Do you also love to jet around the world and explore all its wonders?
You are not alone. As reported by BBC1, today is likely to be a record breaking day with more than 8800 flights crossing the UK air space, and the government is now discussing how they can increase air space capacity in the future.
Since the introduction of low cost airlines, air travel has increased considerably2 and flights tickets are now competitive with train and ferry tickets. However, according to an EU press release2, “someone flying from London to New York and back generates roughly the same level of emissions as the average person in the EU does by heating their home for a whole year”.
Eeekk! Obviously not great news for the planet and all those remote and exotic places on our bucket lists. Ideally, we should all immediately swap our holiday plans abroad with staycations – or at least travel in a way that is more mindful about the environment such as walking or cycling.
With wanderlust deeply engrained in our DNA, we acknowledge though that there is a strong desire in us to travel further and see more of the world, and we believe that through adopting more responsible travel habits it is possible to go on that special trip to Hawaii AND look after the planet in the process.
What does responsible travel entail? Being conscious about the number of flights we take per year and actively try to limit them is a good start. Perhaps we go on one long holiday instead of several small ones? Perhaps we cut back on the number of business trips and use modern technology to meet with our business partners instead?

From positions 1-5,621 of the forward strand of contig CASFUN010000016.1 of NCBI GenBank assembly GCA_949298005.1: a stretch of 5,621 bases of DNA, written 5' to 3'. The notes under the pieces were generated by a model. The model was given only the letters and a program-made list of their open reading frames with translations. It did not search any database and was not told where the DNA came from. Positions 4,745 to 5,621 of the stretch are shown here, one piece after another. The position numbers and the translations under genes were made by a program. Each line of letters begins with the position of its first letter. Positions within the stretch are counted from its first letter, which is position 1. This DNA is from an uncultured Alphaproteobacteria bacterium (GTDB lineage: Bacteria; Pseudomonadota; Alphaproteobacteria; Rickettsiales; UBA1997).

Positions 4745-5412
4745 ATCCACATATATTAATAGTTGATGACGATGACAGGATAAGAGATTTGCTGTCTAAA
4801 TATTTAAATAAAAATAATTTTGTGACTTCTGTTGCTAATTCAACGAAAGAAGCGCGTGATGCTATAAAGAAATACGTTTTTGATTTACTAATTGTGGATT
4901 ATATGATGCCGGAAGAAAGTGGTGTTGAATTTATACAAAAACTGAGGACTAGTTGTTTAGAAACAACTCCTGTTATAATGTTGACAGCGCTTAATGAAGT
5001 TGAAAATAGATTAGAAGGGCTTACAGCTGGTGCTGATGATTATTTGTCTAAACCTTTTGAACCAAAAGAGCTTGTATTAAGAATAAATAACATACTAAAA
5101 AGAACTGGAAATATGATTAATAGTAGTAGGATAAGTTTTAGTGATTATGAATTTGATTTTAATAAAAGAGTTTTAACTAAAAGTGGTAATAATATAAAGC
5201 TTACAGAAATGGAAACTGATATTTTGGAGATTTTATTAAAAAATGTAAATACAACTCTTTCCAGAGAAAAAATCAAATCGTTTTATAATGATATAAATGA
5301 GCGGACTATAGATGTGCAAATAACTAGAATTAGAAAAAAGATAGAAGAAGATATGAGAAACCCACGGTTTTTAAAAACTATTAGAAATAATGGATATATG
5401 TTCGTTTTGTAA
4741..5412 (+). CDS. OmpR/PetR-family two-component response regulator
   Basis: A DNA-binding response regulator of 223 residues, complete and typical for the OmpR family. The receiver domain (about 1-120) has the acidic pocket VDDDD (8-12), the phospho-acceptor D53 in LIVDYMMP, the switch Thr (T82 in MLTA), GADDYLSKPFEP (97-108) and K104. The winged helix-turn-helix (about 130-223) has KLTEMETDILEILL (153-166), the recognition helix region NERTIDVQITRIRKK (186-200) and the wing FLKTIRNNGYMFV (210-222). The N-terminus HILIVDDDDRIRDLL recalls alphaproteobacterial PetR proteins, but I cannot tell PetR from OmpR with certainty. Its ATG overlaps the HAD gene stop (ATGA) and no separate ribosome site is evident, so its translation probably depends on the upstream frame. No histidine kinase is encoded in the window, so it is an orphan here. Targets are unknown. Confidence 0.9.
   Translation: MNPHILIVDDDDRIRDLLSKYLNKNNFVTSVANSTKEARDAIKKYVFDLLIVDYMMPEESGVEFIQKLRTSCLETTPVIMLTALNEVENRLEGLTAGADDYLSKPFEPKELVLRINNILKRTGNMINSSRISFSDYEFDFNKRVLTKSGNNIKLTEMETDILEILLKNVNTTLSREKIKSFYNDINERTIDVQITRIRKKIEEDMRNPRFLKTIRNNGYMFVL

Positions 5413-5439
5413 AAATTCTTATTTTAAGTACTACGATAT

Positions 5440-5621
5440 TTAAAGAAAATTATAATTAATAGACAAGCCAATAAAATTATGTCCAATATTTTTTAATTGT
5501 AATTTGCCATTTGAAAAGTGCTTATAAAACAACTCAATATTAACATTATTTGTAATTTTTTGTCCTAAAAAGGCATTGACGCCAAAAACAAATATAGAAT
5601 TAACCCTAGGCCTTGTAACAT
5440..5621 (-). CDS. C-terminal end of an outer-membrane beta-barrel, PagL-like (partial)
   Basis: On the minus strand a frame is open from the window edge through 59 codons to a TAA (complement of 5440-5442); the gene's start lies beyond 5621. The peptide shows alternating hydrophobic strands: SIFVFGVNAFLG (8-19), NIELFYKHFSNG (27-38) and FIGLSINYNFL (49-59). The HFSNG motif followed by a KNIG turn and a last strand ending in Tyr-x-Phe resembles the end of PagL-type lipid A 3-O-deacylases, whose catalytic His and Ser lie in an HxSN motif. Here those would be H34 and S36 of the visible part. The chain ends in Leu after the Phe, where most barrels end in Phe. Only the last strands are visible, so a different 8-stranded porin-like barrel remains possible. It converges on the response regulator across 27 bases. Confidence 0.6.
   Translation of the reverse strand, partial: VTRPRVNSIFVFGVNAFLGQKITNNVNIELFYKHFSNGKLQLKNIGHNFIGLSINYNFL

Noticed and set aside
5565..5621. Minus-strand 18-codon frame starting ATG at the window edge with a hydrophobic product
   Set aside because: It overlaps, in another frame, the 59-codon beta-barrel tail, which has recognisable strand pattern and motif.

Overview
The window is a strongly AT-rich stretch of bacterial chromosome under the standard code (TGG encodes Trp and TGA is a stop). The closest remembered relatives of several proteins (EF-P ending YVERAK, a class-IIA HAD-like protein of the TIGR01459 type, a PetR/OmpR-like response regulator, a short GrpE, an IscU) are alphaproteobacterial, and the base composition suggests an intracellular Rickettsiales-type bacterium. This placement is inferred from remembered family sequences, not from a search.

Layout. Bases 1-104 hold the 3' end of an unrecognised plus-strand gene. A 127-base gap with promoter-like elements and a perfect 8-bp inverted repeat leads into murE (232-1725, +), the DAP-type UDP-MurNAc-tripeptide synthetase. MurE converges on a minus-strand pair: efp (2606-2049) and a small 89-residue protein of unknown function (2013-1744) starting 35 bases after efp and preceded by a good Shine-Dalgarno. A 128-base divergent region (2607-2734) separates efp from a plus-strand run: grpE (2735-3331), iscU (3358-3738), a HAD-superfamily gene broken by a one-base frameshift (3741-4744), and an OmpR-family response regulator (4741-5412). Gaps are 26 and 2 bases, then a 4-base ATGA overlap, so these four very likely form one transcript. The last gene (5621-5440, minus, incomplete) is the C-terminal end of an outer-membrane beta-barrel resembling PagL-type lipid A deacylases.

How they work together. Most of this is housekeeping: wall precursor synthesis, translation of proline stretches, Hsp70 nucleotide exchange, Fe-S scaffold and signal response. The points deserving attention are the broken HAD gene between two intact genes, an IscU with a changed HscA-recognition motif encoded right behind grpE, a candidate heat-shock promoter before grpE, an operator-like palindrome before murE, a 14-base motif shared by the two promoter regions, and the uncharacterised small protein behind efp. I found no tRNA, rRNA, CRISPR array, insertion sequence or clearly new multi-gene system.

Alternatively, we can offset our carbon emissions through paying to schemes that invest in renewables, planting forests etc. Try the Climatecare Carbon Calculator to see how much you need to pay to offset your summer holiday.
Is it time to turn the airline frequent flyer reward programmes on their heads? Rather than rewarding frequent flyers with lounge visits, upgrades and extra leg room, should we demand that airlines reward the less-frequent flyers? E.g. the less flights you take, the more pampered you get. It is an interesting thought, yet doubtful if any of the airlines will buy into it…
In fashion, air freighting goods has become the norm. With fashion hungry consumers craving the latest trends and a steady stream of new products, fast-fashion brands no longer have time to wait 6 weeks for a ship to arrive from Asia – they need the goods yesterday. Even if it means that air freight releases 50 times more carbon than sea freight3!
At VILDNIS we are mindful about the impact we have on the environment. All products are produced in Portugal, enabling us to transport them by road, and the transporters we use all have a good environmental policy.
We too want the latest fashion trends and a continuous flow of new exciting products to choose from, and we firmly believe that this can be achieved with careful planning and ‘close-to-home’ production - without sacrificing our wonderful planet.
Enjoy your summer holiday :-)
- BLACK, S. (2012) The Sustainable Fashion Handbook. 1st Edition. London. Thames & Hudson Ltd.